This movie, like "In the Name of the Father" and others, will leave you appalled and depressed about the ruthlessness and deceit of the British rule in Northern Ireland (just as in the Republic of Ireland, before its independence). Frances McDormand is, as usual, excellent in the role of a representative of an international group concerned about civil rights violations throughout the world and, in this particular case, Northern Ireland. The scenes dealing with the IRA (back rooms, Republican clubs, etc) and the RUC (Royal Ulster Constabulary, i.e., the British police force) are gritty, sinister, and very convincing. Brian Cox, in a performance to match McDormand's, plays an honest investigator sent over to determine the truth of the killing of an American member of the civil rights organization and the progress of his inquiry and the roadblocks he encounters which finally defeat him and destroy his integrity are depicted with chilling accuracy. This is a gripping and, ultimately (sad to say),demoralizing film about the "Troubles" which still plague Northern Ireland.
8 of 10 people found the following review helpful
5.0 out of 5 stars Hidden Agenda Sept. 5 2005
By John Farr - Published on
Format: DVD Verified Purchase
A taut, intelligent nail-biter that pulls in the audience fast and never lets go, thanks to a lean, plausible script and intense performances from Mc Dormand, Cox, and Dourif, all brilliant players when armed with solid material like this. An overlooked winner. Hang on.
3 of 8 people found the following review helpful
2.0 out of 5 stars plodding Feb. 14 2008
By A Morgan - Published on
Format: DVD Verified Purchase
Purports to take the audience behind the scenes at the highest levels of political intrigue, but the creators of this movie don't have the IQ or background to pull it off.

A quick-to-describe example of the whole is how they present the character whose murder kicks off the plot. We're told that he's a first-rate lawyer from the USA. But there's not the slightest hint of mental acuity in anything he does. We're left with just the writer's word for it.

And that's how the plot works, too. The progress of the protagonists through the investigation is unearned, just dumped in their laps.

Lacking insight, uninspired.
4 of 4 people found the following review helpful
5.0 out of 5 stars An All Too Realistic Thriller April 2 2009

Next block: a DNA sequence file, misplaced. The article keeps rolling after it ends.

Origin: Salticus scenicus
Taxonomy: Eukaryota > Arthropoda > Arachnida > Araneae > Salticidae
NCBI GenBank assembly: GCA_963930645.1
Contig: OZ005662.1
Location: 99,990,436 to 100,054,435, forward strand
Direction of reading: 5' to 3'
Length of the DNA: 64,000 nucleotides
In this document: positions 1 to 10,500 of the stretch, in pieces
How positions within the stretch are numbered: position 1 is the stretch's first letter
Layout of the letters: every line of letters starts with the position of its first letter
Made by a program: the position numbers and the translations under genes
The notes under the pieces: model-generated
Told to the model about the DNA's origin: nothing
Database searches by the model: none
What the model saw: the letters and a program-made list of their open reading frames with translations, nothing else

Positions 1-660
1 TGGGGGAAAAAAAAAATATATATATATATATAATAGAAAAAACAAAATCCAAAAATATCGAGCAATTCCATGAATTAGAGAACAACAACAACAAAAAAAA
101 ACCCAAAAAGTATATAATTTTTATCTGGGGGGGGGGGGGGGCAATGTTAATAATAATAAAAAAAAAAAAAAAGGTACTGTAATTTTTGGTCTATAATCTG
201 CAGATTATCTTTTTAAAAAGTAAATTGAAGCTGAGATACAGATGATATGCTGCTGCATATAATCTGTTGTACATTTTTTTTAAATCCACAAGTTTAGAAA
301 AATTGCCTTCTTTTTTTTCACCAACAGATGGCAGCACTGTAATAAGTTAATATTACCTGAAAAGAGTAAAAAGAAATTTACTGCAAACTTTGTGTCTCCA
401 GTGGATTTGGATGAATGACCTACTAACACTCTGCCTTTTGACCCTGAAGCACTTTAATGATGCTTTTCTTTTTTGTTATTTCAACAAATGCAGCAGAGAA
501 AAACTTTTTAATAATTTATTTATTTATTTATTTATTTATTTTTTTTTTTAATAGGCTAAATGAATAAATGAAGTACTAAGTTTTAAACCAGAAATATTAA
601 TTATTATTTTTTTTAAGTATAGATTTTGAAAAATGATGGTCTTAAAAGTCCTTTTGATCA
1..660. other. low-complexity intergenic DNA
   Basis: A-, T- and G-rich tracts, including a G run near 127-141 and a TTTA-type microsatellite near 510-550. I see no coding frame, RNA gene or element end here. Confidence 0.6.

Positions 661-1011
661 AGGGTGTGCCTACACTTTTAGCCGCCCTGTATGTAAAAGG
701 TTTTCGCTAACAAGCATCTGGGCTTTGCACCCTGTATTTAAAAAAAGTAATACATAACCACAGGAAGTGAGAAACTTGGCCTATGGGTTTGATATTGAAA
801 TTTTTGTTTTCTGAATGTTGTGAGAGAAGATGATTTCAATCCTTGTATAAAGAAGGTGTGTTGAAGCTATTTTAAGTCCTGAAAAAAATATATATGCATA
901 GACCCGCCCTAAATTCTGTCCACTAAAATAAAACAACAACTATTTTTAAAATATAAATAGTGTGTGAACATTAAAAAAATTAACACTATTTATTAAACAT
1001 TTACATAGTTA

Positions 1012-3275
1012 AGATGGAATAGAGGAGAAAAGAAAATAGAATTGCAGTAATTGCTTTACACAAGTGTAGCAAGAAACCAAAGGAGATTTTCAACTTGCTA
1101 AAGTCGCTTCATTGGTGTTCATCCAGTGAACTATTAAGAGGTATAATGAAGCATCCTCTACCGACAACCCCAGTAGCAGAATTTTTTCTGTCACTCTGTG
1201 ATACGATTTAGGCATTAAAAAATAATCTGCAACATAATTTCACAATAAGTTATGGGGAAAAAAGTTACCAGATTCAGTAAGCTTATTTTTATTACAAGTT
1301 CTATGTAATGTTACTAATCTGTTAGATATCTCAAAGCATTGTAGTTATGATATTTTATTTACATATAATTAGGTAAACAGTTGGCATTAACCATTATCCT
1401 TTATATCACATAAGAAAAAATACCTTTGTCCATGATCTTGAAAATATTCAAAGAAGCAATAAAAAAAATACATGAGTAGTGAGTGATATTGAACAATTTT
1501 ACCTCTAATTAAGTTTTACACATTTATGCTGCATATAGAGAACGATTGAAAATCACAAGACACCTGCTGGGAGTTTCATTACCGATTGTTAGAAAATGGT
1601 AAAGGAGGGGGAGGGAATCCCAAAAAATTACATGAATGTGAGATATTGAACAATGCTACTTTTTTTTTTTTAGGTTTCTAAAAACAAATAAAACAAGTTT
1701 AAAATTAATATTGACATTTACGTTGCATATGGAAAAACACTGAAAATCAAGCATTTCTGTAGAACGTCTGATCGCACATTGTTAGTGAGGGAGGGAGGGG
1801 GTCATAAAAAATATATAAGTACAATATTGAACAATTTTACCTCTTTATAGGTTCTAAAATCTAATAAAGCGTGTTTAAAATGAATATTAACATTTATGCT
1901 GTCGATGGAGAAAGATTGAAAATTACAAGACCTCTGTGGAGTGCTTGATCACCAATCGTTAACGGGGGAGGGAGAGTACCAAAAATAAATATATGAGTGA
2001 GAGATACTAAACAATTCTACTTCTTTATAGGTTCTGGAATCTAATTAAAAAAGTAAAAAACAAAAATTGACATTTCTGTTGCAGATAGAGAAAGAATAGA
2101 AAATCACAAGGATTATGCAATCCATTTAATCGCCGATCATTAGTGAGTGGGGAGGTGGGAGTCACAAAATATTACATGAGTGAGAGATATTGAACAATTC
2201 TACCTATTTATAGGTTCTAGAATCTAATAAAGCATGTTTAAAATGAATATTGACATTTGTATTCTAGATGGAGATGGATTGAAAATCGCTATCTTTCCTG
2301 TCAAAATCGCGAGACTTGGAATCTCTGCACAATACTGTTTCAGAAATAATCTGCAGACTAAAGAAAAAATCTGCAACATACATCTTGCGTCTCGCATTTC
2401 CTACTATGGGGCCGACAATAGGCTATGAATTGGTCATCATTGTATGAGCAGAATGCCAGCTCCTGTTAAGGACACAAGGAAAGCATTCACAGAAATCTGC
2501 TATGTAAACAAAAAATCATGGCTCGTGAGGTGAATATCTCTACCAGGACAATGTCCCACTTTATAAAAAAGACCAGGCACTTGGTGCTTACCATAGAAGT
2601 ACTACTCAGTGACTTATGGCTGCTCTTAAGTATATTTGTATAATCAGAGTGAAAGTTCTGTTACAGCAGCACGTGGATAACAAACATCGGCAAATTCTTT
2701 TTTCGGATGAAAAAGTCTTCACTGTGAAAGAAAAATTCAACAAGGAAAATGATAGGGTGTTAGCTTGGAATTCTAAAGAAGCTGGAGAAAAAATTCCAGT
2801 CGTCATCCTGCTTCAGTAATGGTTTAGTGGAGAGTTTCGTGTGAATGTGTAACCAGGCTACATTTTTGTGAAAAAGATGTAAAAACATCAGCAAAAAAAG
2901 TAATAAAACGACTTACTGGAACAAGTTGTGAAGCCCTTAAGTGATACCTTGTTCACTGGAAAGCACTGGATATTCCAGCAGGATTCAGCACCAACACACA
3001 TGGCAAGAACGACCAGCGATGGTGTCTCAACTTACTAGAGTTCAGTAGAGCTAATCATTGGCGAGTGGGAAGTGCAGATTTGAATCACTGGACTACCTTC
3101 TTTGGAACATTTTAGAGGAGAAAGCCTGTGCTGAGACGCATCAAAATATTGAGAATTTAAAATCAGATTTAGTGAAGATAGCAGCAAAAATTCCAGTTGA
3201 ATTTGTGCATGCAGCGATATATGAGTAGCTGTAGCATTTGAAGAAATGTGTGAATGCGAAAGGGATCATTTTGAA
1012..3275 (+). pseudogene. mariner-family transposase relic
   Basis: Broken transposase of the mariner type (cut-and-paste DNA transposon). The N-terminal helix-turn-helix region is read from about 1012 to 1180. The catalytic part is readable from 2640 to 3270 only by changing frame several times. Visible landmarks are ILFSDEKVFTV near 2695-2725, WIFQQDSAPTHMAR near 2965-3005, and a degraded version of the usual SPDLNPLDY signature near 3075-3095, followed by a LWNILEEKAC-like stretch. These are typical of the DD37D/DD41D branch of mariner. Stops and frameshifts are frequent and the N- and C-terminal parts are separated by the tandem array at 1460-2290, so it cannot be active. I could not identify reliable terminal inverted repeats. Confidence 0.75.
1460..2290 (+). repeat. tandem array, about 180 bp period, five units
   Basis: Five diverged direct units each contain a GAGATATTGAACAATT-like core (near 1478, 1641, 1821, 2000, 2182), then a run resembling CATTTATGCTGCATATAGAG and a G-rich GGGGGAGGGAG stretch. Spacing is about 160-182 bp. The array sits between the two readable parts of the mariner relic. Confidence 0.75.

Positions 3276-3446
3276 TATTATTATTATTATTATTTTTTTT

By Matthew Kresal - Published on
Format: DVD
Hidden Agenda has been on my list of films to see for a long time now. As a fan of the political thriller genre I was intrigued by its premise. Now, having finally found it and had the opportunity to see it I was presently surprised. The film surpassed my expectations and easily ranks amongst the best political thrillers I've seen.

The performances are the staring point of this phenomenal film. Frances McDormand gives a marvelous performance as American civil rights activist Ingrid Jessner as Brian Cox as Kerrigan, the top investigator investigating the death of Jessner's boyfriend. The result is that, together and separately, they give two highly watchable performances that keep your attention focused on the screen. There's also the supporting cast including Brad Dourif as the murdered boyfriend, Maurice Roëves as the mysterious army officer Harris who has all the secrets plus Bernard Archard and Patrick Kavanagh as two politicians at the heart of the film's conspiracy.

The film is, if nothing else, a conspiracy thriller. What may seem like an odd murder in Northern Ireland soon turns out to be mired in the politics of Thatcher era Britain. The film, while fictional, seems to be far too real for comfort. Writer Jim Allen has crafted a thriller that blends fact and fiction together and so well that the fine line between the two is blurred when it comes to the issues of 1980's Northern Ireland, how Thatcher got herself elected and how governments deal with terrorism. Of even greater surprise is that the plot doesn't overwhelm the dialogue. Unlike some political thrillers, in this film scenes come alive not just from the performances of the actors but from the words on the pages themselves. While it deals with 1980's Northern Ireland one can't help but see the relevant issues ever present in the film nearly twenty years on.

On top of the script there's the documentary like approach that makes the film too realistic for comfort. Clive Tickner's cinematography is the main reason this succeeds so well in that it never feels like a Hollywood film. The result is that (thankfully) one gets the feeling of being a fly on the wall for many of the scenes which makes the blurring of fact and fiction even more successful. Add on the realistic costume and production design along with the tight editing of Jonathon Morris and the result is an all too realistic thriller.

Hidden Agenda is what a political thriller should be. With its combination of fantastic performances, well written script, its realistic design work and especially its documentary like cinematography make it too realistic to be ignored. While it may deal with 1980's Britain in Northern Ireland it's a thriller with a message too strong to be ignored. It's a first rate and a must see for fans of the genre of the political thriller.